With permanent tinnitus, the patient hears ringing all the time. Now you have one more reason to throw away those earphones.
6. Smoking Can Induce Tinnitus
You already know that smoking is bad for your heart and lungs, but did you know it can cause or worsen hearing problems? Recent studies have shown a correlation between smoking and hearing loss. Toxic chemicals in cigarettes have been linked to tinnitus and repeated ear infections.
Now, correlation doesn't necessarily mean causation, but the data is compelling and further research to determine the association is on-going. Part of the correlation can come from the fact that smokers tend to be around leisure noise (clubs, etc.) and are likely to reject ear protection.
7. Tinnitus from Stress and Depression
Anxiety and stress are frequent contributors to tinnitus. People who suffer from depression, anxiety disorders, high-stress levels or panic attacks report more incidences of tinnitus. Among smokers, stress can increase the urge to smoke and worsen existing tinnitus symptoms.
This study showed that depression or perceived distress made tinnitus worse, and participants reported reduced symptoms when they were relaxed or calm.
8. Tinnitus in War Veterans
Tinnitus is prevalent in war veterans, with over 60 percent of war veterans reporting symptoms. In fact, it is the biggest disability reported, as more than 1.5 million are getting disability benefits as a result of tinnitus.
This is probably because of the high noise levels encountered while they were in active service: aircraft, machinery, explosions, gunfire, etc. You also need to learn more about it if you're in the military.
9. Drugs That Cause or Worsen Tinnitus
Some drugs have tinnitus as a side effect. Usually, stopping the medication will stop the symptoms. They include:
- NSAIDs – pain medication like aspirin, ibuprofen, naproxen, etc.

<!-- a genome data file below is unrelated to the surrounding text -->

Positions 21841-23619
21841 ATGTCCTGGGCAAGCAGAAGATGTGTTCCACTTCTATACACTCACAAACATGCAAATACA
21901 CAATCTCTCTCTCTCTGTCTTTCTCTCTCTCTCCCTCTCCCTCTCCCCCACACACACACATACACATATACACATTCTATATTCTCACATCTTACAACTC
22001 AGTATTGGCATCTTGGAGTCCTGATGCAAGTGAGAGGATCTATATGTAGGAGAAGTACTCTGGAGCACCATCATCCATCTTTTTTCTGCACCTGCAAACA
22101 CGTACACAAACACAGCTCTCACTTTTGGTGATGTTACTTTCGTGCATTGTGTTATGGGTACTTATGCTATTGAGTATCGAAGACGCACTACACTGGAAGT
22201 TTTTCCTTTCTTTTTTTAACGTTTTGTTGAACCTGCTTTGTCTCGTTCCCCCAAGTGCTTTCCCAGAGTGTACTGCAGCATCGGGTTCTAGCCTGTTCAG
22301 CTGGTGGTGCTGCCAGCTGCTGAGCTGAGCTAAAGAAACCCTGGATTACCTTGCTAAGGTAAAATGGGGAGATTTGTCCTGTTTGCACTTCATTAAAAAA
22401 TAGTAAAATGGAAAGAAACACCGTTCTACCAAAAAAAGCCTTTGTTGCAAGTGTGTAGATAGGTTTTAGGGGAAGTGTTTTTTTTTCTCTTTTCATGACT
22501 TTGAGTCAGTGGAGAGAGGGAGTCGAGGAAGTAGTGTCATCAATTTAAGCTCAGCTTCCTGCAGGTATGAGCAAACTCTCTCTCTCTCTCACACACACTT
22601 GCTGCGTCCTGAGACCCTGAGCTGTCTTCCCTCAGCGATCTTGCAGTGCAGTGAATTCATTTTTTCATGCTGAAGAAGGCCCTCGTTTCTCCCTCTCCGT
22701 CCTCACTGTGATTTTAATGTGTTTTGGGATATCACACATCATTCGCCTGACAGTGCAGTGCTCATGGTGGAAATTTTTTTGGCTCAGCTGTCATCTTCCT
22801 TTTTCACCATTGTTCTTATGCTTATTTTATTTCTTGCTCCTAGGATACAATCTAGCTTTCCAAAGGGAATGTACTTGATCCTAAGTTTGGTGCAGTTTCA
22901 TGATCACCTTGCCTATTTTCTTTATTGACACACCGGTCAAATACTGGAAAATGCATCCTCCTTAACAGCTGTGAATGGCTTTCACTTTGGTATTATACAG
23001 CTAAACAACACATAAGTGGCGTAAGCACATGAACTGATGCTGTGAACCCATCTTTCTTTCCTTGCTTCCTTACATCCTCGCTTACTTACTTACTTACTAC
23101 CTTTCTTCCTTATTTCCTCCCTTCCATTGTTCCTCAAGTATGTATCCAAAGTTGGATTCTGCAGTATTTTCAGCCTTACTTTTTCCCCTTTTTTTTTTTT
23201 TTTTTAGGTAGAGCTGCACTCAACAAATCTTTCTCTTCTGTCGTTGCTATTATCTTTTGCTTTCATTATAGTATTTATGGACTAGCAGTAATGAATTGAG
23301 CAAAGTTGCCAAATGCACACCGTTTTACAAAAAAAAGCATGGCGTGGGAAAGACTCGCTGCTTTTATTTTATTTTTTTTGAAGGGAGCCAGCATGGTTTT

- Antibiotics – ciprofloxacin, erythromycin, doxycycline, vancomycin, tobramycin, gentamycin and tetracycline
- Anti-malarial drugs – quinine and chloroquine
- Anti-convulsants – valproic acid and carbamazepine
- Some cancer drugs – vincristine and cisplatin
- Loop diuretics – given via IV in large doses, including furosemide, torsemide, and bumetanide
- Some antidepressants – amitriptyline, imipramine, and clomipramine
If you need the medication but suffer tinnitus when using it, talk to your doctor to see if you can get a different drug.
10. Tinnitus in the Auditory Pathway
Tinnitus can develop anywhere along the auditory pathway. It is commonly caused by hair cell damage in the cochlea. The hair cells transform sound waves to nerve signals transmitted to the brain.
If the brain cannot interpret those signals, it will “turn up” the signals in an effort to interpret them – the way you ask someone to speak louder so you can hear them. The resultant electrical noise presents as tinnitus.
Sudden Ringing in the Ear - Final Thoughts
Tinnitus symptoms can be aggravated or reduced by your general health condition. If you notice tinnitus, seek medical help, but also, take stock of your lifestyle/habits: sleeping, diet, exercise and stress levels.
Therapy and/or medication to deal with depression, insomnia, anxiety, and pain can also reduce tinnitus. If you're exposed to loud noise and you have a sudden ringing in the ear, invest in protective devices like earmuffs or earplugs to prevent hearing loss.